And they're collecting this groundwater and storing it in hastily build tanks. There are 1,000 of them, and some of them have begun to leak. And the radioactive water in these tanks is very, very radioactive. So near one of the tanks, the radioactivity is so high that you could get a lethal dose of radiation in a few hours. In other places it's much less, but it still--you could get an annual dose as a worker in 10, 12, 15, 20 minutes. So the working conditions on the site are very difficult. The site is contaminated. And 300 tons (that's about 80,000 gallons) a day of contaminated water are going from the site and pouring into the ocean underground.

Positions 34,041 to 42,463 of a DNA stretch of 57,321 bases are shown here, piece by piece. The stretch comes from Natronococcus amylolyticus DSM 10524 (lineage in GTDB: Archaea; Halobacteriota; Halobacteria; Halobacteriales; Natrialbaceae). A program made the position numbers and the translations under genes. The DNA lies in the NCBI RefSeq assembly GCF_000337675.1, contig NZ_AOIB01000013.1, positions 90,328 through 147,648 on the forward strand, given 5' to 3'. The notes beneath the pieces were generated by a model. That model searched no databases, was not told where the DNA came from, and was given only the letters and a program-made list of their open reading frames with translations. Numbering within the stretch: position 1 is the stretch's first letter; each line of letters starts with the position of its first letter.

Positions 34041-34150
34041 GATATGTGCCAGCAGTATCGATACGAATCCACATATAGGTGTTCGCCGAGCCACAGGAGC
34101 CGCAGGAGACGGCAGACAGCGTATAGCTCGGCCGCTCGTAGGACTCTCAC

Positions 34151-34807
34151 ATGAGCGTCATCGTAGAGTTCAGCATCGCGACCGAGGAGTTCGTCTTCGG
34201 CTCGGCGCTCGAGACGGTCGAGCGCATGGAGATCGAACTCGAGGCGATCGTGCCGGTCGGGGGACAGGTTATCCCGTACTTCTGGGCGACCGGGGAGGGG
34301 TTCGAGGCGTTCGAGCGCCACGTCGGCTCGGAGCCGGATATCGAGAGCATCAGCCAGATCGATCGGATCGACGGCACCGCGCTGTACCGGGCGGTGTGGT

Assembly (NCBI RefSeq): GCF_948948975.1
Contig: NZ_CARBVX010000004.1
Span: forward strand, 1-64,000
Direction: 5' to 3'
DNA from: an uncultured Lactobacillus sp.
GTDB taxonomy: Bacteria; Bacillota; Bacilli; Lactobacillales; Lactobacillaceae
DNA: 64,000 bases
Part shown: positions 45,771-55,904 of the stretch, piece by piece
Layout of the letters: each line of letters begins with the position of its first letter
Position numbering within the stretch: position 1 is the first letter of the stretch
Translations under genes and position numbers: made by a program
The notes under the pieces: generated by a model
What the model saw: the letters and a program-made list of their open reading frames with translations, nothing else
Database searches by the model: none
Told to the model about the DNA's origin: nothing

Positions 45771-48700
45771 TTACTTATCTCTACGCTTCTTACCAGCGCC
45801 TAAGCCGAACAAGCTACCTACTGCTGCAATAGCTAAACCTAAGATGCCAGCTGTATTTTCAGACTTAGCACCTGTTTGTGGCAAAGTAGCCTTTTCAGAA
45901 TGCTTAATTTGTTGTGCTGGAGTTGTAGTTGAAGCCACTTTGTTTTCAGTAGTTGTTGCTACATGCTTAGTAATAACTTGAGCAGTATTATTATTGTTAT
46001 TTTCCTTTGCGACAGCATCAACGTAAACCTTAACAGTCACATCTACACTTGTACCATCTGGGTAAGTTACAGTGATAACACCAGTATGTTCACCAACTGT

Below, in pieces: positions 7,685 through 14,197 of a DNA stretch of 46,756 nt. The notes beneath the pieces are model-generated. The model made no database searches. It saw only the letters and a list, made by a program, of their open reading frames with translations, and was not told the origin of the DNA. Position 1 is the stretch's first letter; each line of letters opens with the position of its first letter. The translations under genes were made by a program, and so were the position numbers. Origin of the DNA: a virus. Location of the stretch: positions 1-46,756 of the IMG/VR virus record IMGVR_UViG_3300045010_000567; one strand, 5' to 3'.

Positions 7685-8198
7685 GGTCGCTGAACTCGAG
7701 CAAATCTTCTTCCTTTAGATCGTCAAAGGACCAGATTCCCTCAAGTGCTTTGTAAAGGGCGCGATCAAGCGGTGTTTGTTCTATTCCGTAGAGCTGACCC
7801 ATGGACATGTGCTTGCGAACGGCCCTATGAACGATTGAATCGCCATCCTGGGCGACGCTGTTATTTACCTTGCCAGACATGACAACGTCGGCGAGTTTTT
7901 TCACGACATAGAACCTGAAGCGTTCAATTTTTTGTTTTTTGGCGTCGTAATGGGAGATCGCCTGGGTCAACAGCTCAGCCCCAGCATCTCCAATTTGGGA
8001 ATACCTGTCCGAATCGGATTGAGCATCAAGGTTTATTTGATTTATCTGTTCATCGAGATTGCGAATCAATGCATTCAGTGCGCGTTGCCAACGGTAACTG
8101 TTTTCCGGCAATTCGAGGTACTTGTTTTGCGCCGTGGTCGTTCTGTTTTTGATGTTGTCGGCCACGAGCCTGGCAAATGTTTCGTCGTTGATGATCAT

NOOR: And so this has been happening for more than two years now. Now the government has a new plan to build what's been described by some as an unprecedented ice wall to help contain this leak. What are your thoughts about whether this can effectively contain this?